Monday, October 02, 2006

Guinness, Grooming and Gestalt in Twenty-First Century Dublin

Ceann an CarriaIt seems that one Ben Fenton was visiting Dublin last weekend, and is this morning reporting his impressions of the capital of the Irish nation to the readers of the Daily Telegraph.

It seems that Mr Fenton’s curiosity was piqued by a report that claims the Irish aren’t drinking as much as they did. Happily, the result of Mr Fenton’s investigation is that the Mick puts away just as much porter as he ever did. In fact, you can damn near smell the hops in Fenton's copy, rich as it is in local colour, featuring, as it does, whiskery bucks, half-filled pints of stout, drunks hunched over drinks roaring at each other and a mysterious “mud-spattered Toyota,” which seems to be on loan from an old re-run of Garda Patrol, circa 1982.

That said, An Spailpín Fánach can’t help but think that Mr Fenton missed an important detail in his tour of weekend Dublin, that has to do more with Dubliners themselves than what they’re throwing back.

Last Friday night, for instance, An Spailpín Fánach was taking a few sociables in the Stag’s Head, that well known Dublin hostelry that went for such big money not so long ago. Having taken his initial quart or so, your faithful correspondent descended into the lower parts of the bar, where lower deeds occur. It was time to part company with some of that booze, and shed a tear for Parnell and the Fenian Dead.

There’s not a lot a gentlemen can do once the process of teaming the spuds has begun. The floodgates cannot be closed until the tide has abated, as it were. Although it is considered highly irregular, An Spailpín keeps a discrete but wary eye on his fellow patrons while attending the porcelain – a man is always exposed in these circumstances, and he can’t be too careful. To the left of your constant narrator, there was a young man, a student I would assume, with long hair that looked a little like that of a Rolling Stone about the time the wrinkly rockers recorded Waiting on a Friend in the last seventies. Having successfully replenished the Liffey, the young man looked in the mirror above the porcelain, ran some thoughtful fingers through his hair, and remarked, to his reflection, I suppose, “my hair is just uncontrollable.”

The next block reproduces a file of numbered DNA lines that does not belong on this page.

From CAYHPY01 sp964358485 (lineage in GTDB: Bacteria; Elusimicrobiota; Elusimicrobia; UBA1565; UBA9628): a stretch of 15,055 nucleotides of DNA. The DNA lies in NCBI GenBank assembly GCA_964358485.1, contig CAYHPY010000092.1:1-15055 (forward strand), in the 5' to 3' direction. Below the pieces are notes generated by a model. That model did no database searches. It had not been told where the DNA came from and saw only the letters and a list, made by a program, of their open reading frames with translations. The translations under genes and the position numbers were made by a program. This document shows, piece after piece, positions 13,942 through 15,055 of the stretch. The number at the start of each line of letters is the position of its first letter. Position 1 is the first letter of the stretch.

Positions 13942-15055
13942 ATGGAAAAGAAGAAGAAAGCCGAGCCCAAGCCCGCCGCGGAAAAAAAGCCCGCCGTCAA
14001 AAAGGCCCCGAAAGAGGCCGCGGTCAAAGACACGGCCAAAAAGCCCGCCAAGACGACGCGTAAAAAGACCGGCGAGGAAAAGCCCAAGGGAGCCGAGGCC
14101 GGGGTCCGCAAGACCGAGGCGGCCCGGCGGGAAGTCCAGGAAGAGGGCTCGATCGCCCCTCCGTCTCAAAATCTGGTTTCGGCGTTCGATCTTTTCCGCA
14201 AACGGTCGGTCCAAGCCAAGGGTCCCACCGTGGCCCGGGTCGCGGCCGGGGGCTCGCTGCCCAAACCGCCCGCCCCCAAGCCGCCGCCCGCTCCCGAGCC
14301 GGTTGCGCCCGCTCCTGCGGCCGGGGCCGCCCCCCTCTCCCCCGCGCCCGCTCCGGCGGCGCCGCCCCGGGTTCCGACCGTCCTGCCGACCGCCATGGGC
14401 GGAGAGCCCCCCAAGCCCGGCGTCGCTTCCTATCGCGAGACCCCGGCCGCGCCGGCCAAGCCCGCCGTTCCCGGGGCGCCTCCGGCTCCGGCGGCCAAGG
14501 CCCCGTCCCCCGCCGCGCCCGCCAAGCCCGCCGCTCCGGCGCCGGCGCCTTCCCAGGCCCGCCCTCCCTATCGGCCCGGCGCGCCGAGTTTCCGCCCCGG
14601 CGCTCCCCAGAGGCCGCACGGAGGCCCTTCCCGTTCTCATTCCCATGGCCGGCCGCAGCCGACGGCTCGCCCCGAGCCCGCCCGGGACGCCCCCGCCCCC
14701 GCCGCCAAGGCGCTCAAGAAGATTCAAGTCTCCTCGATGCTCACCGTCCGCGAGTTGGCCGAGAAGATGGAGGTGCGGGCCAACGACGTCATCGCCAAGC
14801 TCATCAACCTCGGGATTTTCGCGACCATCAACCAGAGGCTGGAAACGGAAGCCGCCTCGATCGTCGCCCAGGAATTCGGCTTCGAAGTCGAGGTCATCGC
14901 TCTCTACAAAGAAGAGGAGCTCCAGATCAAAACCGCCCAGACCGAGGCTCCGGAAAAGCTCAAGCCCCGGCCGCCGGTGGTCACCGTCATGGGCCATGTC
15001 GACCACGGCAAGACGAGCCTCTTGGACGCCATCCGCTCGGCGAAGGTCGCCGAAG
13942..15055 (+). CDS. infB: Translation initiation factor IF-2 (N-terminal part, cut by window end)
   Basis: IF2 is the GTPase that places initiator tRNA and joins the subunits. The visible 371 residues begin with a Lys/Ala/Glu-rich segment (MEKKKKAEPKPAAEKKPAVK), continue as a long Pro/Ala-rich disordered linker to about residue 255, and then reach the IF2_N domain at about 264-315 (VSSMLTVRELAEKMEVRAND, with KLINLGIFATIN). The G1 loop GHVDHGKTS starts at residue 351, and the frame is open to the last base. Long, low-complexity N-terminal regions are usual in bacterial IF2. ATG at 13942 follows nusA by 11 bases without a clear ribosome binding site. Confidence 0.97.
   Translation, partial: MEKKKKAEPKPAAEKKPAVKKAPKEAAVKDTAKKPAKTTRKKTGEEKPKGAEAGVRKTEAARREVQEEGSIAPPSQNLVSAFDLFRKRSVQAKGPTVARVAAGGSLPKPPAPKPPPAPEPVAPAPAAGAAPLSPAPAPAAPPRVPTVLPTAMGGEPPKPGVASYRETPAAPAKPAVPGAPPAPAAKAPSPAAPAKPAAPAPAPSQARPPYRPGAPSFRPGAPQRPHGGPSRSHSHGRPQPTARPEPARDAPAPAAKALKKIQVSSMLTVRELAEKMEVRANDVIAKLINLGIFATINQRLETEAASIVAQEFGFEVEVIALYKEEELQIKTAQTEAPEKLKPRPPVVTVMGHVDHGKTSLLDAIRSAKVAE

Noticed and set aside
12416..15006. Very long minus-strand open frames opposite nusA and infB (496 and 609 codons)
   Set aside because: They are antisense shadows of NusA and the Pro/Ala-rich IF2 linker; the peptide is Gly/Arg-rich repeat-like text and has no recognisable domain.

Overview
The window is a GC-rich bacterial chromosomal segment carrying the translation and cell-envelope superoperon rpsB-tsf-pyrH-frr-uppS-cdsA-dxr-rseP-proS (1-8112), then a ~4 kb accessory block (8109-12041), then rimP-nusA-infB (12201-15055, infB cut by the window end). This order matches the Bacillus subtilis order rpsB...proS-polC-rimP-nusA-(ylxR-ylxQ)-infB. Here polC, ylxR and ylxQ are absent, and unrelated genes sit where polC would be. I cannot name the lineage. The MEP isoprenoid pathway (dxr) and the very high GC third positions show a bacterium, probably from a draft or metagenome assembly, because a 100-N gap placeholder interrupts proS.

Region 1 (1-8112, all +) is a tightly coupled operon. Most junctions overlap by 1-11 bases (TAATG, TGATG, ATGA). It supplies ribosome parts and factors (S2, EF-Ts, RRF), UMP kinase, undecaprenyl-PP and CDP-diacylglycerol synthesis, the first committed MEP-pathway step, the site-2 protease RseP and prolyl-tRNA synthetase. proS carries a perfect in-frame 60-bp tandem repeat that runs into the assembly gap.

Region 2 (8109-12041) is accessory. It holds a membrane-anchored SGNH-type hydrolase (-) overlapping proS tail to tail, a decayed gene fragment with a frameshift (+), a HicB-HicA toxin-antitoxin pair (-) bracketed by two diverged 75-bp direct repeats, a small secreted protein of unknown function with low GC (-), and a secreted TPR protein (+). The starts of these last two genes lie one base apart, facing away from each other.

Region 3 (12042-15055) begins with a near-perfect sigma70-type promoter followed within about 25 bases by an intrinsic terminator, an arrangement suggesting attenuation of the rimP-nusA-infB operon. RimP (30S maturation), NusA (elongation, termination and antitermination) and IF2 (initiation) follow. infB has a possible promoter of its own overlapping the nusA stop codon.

My hair is just uncontrollable. Take up your copy of Dead as Doornails, by Anthony Cronin, his famous memoir of drunken literary Dublin of the 1950s, and see if you can find the bit where Brendan Behan asks Paddy Kavanagh, home from a Olympian session of porter, whiskey, gin and petrol, if his bum looked big in this. Read Lady Gregory’s Gods and Fighting Men, and see if you can find the bit where, after Cú Chulainn smears his chin with blackberries so the men of Connacht will consider him old enough to fight, the Hound of Ulster then books himself an appointment to have his back waxed? I don’t think you’ll bloody find it, you know.

It’s no wonder we’re losing the run of ourselves as a nation if all we’re worried about our hair being uncontrollable. Maybe that gasúr ought to cut the damn stuff, and solve it that way? It behoves a man to be practical in matters of grooming. If a man is on the session, he should concentrate on his booze, and leave worrying about his hair to his needlepoint classes. Besides, if friend student was so concerned about grooming – shouldn’t he have washed his hands before running his fingers through his troublesome thatch?

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